7. In January 1997, Sen. Spencer Abraham—a leader of those Republican senators who favored more or less open immigration—replaced moderate restrictionist Alan Simpson as the chair of the Senate immigration subcommittee. In February, he visited Silicon Valley to reassure the assembled whiz kids that there would be no further restrictions on legal immigration on his watch. Suddenly, however …

8. In summer 1997, there was a brief rallying of reformers when the National Academy of Sciences released a report on immigration that confirmed all the main economic conclusions of Borjas and Brimelow. No great economic gains were claimed for it, and large fiscal costs were cited. This was such a defeat for the immiphiliacs that the New York Times was compelled to report it under the misleading headline: “ACADEMY’S REPORT SAYS IMMIGRATION BENEFITS THE U.S.—no huge costs are cited.” Yet even though the report was an important victory for immigration reformers, undermining the intellectual self-satisfaction of their opponents, it came too late. Other matters were gripping the political imagination in the Age of Clinton. And on Aug. 22, 1997, in his “Potomac Watch” column in the Wall Street Journal, Paul Gigot assessed the final result with complacent assurance: “… the crusade by a few columnists and British expatriates to turn the GOP into an anti-immigrant party seems to have failed. Immigrant-bashing has proven to be lousy American politics. When even California conservatives admit this, the debate should be over.”


Gigot was expressing what was by then the bipartisan elite orthodoxy on immigration. Whereas the various elites that make up the establishment had been divided about immigration—and so open to argument and debate—as late as 1995, they had coalesced around strong support for it by the middle of 1997. A number of social trends, some of which are evident in the above list of events—the need of some corporations and Republican donors for cheap labor, the need of Democrats for cheap votes, the need of labor unions for new recruits, the need of churches and charities for new cases, the need of the media for new narratives of American bigotry, and the continued advance of “victimhood” and “diversity” as concepts explaining American history and society—came together and hardened into a new orthodoxy. It remained the bipartisan elite orthodoxy for the next—well, until last month.


But this was an orthodoxy with weak foundations. It represented the political interests of Democrats much more faithfully than those of Republicans, even if the latter were slow to realize the fact. It ran counter to the instincts of the voters, even if they, too, were slow to realize the fact. And it was chock full of discrepancies, contradictions, fallacies, and simple errors. Consider some of its articles of faith:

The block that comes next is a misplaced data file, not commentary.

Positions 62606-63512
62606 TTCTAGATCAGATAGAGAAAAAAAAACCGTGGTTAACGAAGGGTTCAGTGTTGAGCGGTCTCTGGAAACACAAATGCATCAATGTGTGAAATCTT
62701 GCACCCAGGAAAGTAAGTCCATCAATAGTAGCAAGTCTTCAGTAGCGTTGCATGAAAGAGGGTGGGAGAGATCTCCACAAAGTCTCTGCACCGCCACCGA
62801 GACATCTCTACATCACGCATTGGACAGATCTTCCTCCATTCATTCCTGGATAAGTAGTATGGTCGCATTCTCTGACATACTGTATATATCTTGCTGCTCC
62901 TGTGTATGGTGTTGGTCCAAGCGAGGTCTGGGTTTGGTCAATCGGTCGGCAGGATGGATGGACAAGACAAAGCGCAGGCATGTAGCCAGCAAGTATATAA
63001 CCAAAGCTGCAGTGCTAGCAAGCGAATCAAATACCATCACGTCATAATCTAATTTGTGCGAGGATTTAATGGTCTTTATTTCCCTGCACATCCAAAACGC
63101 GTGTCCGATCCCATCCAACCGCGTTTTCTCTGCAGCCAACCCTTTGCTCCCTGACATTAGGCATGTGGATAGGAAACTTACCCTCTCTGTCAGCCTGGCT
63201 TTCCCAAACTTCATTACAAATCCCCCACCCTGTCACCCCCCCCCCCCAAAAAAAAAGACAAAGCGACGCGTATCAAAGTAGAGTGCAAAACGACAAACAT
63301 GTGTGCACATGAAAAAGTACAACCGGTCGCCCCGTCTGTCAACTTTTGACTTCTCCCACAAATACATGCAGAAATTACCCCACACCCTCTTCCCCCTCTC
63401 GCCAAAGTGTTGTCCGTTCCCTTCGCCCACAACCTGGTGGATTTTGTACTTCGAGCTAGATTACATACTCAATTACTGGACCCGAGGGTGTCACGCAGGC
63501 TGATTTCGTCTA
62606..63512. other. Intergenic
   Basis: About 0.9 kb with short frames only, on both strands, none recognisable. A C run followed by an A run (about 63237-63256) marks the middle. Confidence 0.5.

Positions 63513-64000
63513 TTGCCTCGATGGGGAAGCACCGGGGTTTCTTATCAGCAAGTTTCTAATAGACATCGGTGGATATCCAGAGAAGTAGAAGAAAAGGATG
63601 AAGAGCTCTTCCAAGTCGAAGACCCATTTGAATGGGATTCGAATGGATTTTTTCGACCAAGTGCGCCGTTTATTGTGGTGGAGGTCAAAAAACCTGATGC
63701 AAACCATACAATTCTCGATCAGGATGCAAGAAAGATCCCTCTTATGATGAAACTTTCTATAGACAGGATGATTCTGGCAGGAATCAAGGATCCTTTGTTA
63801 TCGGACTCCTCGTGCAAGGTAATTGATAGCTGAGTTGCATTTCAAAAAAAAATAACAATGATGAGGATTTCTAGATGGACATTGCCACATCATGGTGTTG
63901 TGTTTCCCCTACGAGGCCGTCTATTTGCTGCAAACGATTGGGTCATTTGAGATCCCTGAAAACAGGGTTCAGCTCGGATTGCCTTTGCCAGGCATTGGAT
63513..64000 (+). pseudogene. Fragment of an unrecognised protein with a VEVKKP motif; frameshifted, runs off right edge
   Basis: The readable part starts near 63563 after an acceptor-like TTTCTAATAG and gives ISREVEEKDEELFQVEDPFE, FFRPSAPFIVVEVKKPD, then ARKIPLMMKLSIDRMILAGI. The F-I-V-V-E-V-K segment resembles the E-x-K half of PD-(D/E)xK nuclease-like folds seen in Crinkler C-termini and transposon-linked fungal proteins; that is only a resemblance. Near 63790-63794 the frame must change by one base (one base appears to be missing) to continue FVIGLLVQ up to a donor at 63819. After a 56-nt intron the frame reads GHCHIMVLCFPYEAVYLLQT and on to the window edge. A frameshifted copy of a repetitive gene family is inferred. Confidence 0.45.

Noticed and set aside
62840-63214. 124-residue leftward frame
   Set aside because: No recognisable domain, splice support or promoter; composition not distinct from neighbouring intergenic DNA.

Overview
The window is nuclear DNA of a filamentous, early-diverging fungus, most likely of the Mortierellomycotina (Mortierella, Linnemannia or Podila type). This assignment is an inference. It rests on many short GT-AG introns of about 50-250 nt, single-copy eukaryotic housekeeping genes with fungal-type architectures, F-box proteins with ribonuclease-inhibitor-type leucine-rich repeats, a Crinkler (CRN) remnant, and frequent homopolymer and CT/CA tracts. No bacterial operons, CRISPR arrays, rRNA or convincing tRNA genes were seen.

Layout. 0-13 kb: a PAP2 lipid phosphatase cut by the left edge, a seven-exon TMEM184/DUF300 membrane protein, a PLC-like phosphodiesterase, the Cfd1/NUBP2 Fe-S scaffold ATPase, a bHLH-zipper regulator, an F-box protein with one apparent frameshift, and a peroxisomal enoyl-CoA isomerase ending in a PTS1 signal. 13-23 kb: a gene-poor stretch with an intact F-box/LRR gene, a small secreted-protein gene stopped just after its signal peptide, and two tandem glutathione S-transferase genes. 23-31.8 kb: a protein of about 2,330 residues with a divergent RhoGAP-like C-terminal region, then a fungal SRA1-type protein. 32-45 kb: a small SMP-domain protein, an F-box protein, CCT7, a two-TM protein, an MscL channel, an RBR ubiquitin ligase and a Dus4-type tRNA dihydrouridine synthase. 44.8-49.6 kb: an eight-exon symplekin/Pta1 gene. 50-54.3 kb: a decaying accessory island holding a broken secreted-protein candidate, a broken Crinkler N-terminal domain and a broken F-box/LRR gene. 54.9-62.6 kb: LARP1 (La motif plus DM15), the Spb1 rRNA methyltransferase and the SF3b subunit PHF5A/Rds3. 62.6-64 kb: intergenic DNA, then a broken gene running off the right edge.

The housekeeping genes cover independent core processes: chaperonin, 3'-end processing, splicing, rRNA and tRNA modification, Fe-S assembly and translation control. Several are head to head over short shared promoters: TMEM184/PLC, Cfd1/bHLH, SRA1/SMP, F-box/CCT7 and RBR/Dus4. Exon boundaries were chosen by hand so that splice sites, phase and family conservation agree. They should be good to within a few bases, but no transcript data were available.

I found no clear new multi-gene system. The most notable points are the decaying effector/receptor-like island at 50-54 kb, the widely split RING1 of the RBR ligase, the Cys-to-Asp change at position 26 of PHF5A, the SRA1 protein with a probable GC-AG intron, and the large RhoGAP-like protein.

Immigrants are necessary to service our growing economy and especially to bail out the Social Security system. Japan enjoyed one of the highest economic growth rates in the world for 35 years with no immigration whatsoever. Since the existence of a thing is absolute proof of its possibility (as Bertrand Russell once pointed out), this demonstrates that a growing economy is possible without immigration. The trick is achieved by a combination of investment and innovation. Current immigration policy—with its emphasis on bringing in unskilled workers and relatives of recent immigrants—discourages both. It distorts as much as it feeds the economy. It ensures that America is a more unskilled and less automated economy, and a more stratified society, than would be the case with lower levels and different types of immigration. As for Social Security, that argument is a Ponzi scheme and, like all such schemes, would require an ever-expanding arrival of new contributors. After a few generations, this ingenious fiscal policy would run out of human immigrants and the U.S. would have to import aliens from outer space to continue financing its vast entitlement programs now accommodating most of the world.

It is essential to legalize illegals and to liberalize legal immigration to win over the growing Hispanic vote. This began a series of arguments addressed to nervous Republicans. It was easily demolished. Since Hispanics currently vote Democrat by roughly a two-to-one margin, admitting more Hispanic immigrants to residence and citizenship would add millions more votes overall to the Democrat column. Hispanics already here favor less restrictive immigration only marginally more than other Americans, and those Hispanics who lean Republican tend to favor more restrictive immigration. Republicans, though, were determined to look on the bright side.